Amazon’s just refreshed its basic Fire 7 (and basic Fire 7 Kids Edition) tablet to the 8th generation, bringing some much-needed improvements to the still-$50 device ($100 for the Kids Edition). It changed up the quad-core processor, so it will be faster even though the clock speed is still 1.3GHz. Storage options are now doubled—instead of 8 GB base with a more expensive 16 GB model, it is now 16 GB base with a 32 GB upgrade like the HD 8. (I wonder if the HD 8 and HD 10 will get similar bumps next time they’re refreshed?) Also doubled is the size of micro-SD card the Fire can use, moving up from 256 GB to 512 GB. And the Fire now has a 720p front camera, replacing the 480p that was on the old version, bringing it equal to the camera on the rear.
There don’t seem to be any other improvements; 1024 x 600 resolution, Wi-Fi, and 2 MP rear camera remain the same, and it’s apparently even lost an hour of battery life, dropping from 8 hours to 7. As with prior models, it is available in a variety of colors. The tablet remains Amazon’s very basic option, capable of doing simple tablet and media tasks and pushing Amazon’s content at you—and also represents the very cheapest device in Amazon’s ecosystem that will read Kindle ebooks. And, of course, it includes the usual lockscreen ads which you can disable for another $15, or possibly for free by asking Amazon customer service nicely.
The storage bump is a welcome change. It means that for the first time, this could really be a fully useful tablet (especially if you can still add the Google Play Store and replace Amazon’s mediocre launcher). Although the basic 8 GB Fire 7 was a great bargain at the time, and much more useful than the equivalent Nook Tablet 7 (which has also been updated to 16 GB in a newer model), it still had barely any room to install extra apps at all, even with a micro-SD card in the expansion slot. But I never felt cramped on the 16 GB Fire HD 8 even before upgrading to my 32 GB Fire HD 10, and I don’t imagine I would on a 16 GB Fire 7 either.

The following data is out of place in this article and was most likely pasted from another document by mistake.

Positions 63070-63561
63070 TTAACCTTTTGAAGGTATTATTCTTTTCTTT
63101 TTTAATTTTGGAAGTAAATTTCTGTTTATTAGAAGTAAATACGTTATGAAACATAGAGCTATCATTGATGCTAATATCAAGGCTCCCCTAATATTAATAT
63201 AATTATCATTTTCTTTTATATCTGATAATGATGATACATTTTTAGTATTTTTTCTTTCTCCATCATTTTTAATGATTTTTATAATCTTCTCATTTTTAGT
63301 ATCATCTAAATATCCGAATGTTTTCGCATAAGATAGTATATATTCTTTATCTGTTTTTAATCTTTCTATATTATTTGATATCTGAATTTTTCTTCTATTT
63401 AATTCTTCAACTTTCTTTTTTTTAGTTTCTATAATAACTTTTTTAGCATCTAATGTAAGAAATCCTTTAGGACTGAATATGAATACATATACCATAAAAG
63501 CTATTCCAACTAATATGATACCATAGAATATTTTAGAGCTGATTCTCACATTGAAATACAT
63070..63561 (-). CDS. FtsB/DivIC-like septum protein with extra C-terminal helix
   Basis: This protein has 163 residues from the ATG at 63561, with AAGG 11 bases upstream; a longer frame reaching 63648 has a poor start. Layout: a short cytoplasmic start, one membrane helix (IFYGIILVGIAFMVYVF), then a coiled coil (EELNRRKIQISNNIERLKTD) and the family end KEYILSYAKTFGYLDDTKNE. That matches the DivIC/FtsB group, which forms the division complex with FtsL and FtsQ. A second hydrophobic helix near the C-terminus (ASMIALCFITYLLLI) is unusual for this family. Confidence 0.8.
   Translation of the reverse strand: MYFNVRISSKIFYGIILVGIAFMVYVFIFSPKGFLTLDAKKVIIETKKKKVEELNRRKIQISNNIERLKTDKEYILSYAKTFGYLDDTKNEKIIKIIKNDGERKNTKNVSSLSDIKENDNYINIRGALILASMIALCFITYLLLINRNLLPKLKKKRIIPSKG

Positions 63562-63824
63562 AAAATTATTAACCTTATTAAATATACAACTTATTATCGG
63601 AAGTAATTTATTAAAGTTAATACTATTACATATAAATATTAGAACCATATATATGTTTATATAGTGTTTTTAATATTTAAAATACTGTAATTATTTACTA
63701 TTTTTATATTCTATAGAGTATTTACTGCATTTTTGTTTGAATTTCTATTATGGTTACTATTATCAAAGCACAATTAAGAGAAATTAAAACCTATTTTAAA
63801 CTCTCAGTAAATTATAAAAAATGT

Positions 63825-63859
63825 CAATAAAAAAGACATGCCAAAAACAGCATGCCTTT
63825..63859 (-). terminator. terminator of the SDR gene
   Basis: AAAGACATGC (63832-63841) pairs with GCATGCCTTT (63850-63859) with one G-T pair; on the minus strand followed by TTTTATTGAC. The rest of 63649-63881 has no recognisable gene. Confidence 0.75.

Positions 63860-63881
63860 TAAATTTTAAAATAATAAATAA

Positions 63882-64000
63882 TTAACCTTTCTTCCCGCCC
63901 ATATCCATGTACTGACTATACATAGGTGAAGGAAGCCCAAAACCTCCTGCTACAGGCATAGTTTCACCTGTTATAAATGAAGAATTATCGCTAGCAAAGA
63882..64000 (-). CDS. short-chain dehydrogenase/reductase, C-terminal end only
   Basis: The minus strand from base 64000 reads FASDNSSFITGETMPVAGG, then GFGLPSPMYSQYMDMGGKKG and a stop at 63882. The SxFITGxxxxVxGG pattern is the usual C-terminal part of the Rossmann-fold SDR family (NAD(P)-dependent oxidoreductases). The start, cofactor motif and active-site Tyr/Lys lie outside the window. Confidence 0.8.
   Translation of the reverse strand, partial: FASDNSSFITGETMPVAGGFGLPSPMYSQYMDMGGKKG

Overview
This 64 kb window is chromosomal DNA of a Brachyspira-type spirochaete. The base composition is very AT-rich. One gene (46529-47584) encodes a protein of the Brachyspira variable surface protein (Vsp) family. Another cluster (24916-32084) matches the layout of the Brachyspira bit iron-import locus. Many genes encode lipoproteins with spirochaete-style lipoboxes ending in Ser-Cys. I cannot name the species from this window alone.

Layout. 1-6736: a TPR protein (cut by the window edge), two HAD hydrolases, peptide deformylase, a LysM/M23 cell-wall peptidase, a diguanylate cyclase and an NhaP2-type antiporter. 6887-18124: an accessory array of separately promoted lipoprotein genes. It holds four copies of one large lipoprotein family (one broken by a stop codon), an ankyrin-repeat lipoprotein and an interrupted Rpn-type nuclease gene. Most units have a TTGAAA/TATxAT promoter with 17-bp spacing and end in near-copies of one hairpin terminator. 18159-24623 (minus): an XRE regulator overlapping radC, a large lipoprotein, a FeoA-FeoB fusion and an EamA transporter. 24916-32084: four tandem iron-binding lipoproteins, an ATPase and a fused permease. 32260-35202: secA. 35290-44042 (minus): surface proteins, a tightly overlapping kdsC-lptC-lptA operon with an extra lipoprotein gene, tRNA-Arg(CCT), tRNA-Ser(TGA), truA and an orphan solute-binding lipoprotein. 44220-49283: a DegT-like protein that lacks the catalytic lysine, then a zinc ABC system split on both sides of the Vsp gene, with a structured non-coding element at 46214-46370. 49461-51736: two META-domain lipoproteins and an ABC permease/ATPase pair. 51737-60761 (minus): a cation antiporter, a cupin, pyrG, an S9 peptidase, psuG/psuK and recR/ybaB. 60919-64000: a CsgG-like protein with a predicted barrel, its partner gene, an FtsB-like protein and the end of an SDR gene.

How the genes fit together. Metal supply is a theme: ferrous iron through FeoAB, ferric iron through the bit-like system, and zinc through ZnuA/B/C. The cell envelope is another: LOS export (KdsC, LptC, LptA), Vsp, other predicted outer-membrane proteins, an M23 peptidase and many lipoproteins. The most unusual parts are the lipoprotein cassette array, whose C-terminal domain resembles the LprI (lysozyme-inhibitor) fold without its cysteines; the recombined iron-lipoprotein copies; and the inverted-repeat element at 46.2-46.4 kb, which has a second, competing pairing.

My old 5th-generation basic Fire only sees use these days to play from Google Play Music via Bluetooth through my Echo speaker (because if I play directly from my phone, any time I get an alert it interrupts the music)—but next time the new Fire is on sale for $35 or so, I might just go ahead and upgrade and pass the old one on to a niece or nephew. That’s a pretty low price to pay to get to play with a nifty new tech toy.
The new Fire is available for pre-order now, and will begin shipping on June 6. Amazon is currently offering a $10 app store credit on Fire 7 pre-orders, or free Toy Story headphones on Fire 7 Kids Edition pre-orders.
(As a reminder, I’ll get a small affiliate fee on any order placed through the Amazon links in this post.)